Selina Cullum-Caradona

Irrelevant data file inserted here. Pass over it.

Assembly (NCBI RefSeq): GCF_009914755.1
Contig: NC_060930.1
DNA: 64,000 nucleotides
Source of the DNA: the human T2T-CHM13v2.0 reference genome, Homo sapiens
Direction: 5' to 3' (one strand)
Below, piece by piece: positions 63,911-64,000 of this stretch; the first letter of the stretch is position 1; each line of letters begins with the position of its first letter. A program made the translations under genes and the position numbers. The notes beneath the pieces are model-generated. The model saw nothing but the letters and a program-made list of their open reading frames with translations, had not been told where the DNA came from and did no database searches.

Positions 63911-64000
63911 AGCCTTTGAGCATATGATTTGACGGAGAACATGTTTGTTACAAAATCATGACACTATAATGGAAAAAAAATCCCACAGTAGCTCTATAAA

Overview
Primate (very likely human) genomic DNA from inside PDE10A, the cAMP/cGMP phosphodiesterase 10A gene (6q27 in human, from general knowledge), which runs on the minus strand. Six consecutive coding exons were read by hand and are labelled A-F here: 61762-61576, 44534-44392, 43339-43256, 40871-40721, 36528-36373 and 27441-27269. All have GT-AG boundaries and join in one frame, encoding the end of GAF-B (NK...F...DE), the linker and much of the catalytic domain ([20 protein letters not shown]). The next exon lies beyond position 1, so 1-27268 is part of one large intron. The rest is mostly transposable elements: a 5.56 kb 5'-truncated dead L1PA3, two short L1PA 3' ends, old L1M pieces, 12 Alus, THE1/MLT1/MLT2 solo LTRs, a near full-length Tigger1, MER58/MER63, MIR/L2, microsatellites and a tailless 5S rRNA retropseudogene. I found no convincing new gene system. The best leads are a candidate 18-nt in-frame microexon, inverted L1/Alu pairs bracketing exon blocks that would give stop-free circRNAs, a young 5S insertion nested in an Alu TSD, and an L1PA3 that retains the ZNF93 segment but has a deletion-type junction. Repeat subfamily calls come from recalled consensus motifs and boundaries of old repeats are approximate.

It’s not everyday that I get to meet a real fashion model. The fashion industry is “other-worldly” to me, very much out of step with everything around which my life revolves. So my curiosity was piqued when I received e-mail from a business acquaintance asking if I’d be willing to give some advice to a model who wanted to publish a book on her experiences. We set up a rendez-vous at Le Pain Quotidien, a salon-de-thé in the 5th arrondissement that is a favorite of mine for quiet conversation amidst the hustle and bustle of the rue Mouffetard marketplace.   I arrived first, and sat at a table at the back of the room but in full view of the door. When Selina walked in, I knew that my preconception about models was about to be exploded. Selina Cullum-Caradona is a “30-something” woman from Columbia, South Carolina. She’s married, has two children, and lives in the small town of Maisons-Lafitte just twelve miles from Paris. She is tall, but not overly so, and has a real figure, not the matchstick frame that I imagined she’d have. And most refreshingly, she has a demeanor that is much more suggestive of her southern roots and upbringing than her years in the showrooms of New York, Paris and Milan.   Having heard from my business acquaintance that I had self-published a book, Selina contacted me to talk about her project – a manuscript about “the business of modeling”. In it, she encourages young models-to-be and gives them an insider’s perspective on what the fashion industry is like. Hers is not a rags-to-riches story, but rather one of success obtained through persistence, a strong sense of self and of self-worth, and just the right dose of luck.   Selina left the South and headed for New York at the tender age of 19, having swept all categories of a scouting session called “Models of the South” and being recruited by an agent from the Big Apple. She quickly learned her first lesson in the “modeling school of hard knocks” when, after having moved into the home of an aunt and uncle whom she barely knew, the agent changed her mind about working with her. Selina was then forced to make cold calls at modeling agencies, facing rejection at almost every turn. She found New York to be “too cold”, “too big”, and full of people who were “too mean”. But because of her mother’s faith and constant encouragement to stay “just one more week”, Selina managed to string those weeks into months and those months into years. Her big break came at age 25. Having been asked to come to the showroom for Geoffrey Beene, and then being turned down season after season for work, one day, the man himself was in the room when Selina was told for the fourth time to “come back next season”. Beene told his employee to let Selina stay, and she found herself in her first big 7th avenue show. She has never looked back, going on to model for houses such as Bill Blass, Calvin Klein, FUBU and Cerutti. She has agents in both New York and Paris now; the old days of freelancing are long gone.   Selina first visited Paris in 1985 when she volunteered for a photo shoot in France. Though the assignment was canceled due to the hijacking of the TWA airliner, she did not alter her travel plans. She stayed a little over two weeks and fell in love with the city. She, her husband Philip and their two children, Christina and Philip Charles, moved to Maisons-Lafitte in 1998. The kids have benefited from a wonderful bilingual school there, but are now enrolled in a French school. And the town is conveniently located so that both she and Philip (a New York construction mogul and Paris drummer) can easily come into Paris to work.   Selina’s experiences modeling in France have been quite different from those in the United States. Perhaps not surprisingly, she feels that a model’s race is much more important in terms of obtaining work, or more precisely, being rejected for jobs, in the U.S. In contrast, she says that being African-American may have been an advantage for her in France, citing the Yves-Saint-Laurent organization that used black models almost exclusively during the 1980s.   When I asked Selina how she measures success in the modeling field, she replied that her personal definition entails staying focused, staying away from drugs and alcohol and working steadily. She has steadfastly refused to compare herself to other models, choosing instead to measure herself by her own yardstick. More generally, she defines success by how well a model is know, and whether or not she is asked to do videos, magazine covers, etc. But this kind of fame does not really appeal to her, though she admitted that she wouldn’t mind the fortune that often accompanies it!   Selina does less modeling now – she is pursuing her interest in singing and is currently a member of Titus Williams’ Street Preacher American Gospel Ensemble in Paris. She would eventually like to switch over to jazz, but is happy with gospel for now. She hopes to release her book, tentatively entitled Selina – My Personal Survival Guide Book for Models.   Copyright © Paris New Media, LLC  
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